Logging protester begins second year in redwood
'Butterfly' spends time writing poetry, making cell-phone calls
STAFFORD, Calif. -- Logging protester Julia Hill has been up a tree,
literally, for a year.
Her tiny perch 18 stories above the forest floor has been her home since
Dec. 10, 1997, when she left terra firma to live in a majestic redwood she
"When I climbed Luna, I gave my word to her, the forests and all people
that I would not allow my feet to touch ground until I felt I had done
everything I can. I still feel there is more I can accomplish from this
perch," she said Wednesday.
Hill, 24, who calls herself Julia Butterfly, celebrates her first
anniversary atop Luna on Thursday.
She said her treesitting is a protest, in part, against "the government
compromising away the health and quality of the environment."
Hill, along with a number of Northern California environmental groups,
opposes a $490 million state-federal deal to purchase 10,000 acres of
forest from Pacific Lumber Co., which is controlled by Texas financier
Charles Hurwitz's Maxxam Corp., a major shareholder in Kaiser Aluminum. The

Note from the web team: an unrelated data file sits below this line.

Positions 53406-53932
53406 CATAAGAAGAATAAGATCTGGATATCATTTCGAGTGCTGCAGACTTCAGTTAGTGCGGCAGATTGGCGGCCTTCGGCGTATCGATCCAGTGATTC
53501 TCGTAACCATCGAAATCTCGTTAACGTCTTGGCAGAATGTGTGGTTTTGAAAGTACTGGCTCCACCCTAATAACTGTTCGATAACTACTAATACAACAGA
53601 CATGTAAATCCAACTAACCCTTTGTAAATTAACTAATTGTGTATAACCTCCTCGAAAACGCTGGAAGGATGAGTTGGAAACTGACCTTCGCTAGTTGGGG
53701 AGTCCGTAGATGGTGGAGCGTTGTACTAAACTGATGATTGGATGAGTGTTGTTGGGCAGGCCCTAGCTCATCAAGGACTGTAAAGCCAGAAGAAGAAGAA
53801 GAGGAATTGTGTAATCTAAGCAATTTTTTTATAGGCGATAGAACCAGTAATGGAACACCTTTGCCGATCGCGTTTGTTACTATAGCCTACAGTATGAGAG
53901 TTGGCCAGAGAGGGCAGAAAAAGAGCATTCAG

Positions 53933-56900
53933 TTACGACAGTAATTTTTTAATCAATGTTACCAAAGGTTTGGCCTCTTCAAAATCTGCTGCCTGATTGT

deal includes 3,000 acres of ancient redwoods in the Headwaters Forest,
near Eureka, Calif.
The money was authorized jointly by the state and federal governments. The
property would be turned into a public preserve; final approval of the deal
Environmentalists believe the entire 66,000-acre Headwaters Forest complex
should be covered by the deal.
Luna is not in the Headwaters Forest, but is about 10 miles away on Pacific
Lumber land near the tiny logging community of Stafford about 250 miles
north of San Francisco.
Hill discovered redwoods when she traveled west after a near-fatal car
wreck in 1996 led her to question her life as a bartender in Fayetteville,
Through fog, sleet, rain, snow, hurricane-force winds and even sunshine,
Hill has been lodged nearly 200 feet up on a plywood platform about the
size of a queen-sized bed protected by a tarp.
She uses a bucket for a toilet, takes only sponge baths and relies on
supplies ferried to her in the backpacks of Earth First! members. In her
time alone, she writes poetry on the backs of pasta and cereal boxes.
Hill has regular interviews with the media, and sometimes will climb down
to the 100-foot level to meet with reporters on a makeshift platform. She
has two cellular phones, a pager and a press agent.
Her save-the-redwoods protest has drawn attention from celebrities, too:
Woody Harrelson climbed the tree to meet her, and actor Martin Sheen and
members of the Grateful Dead band have called her on the phone.
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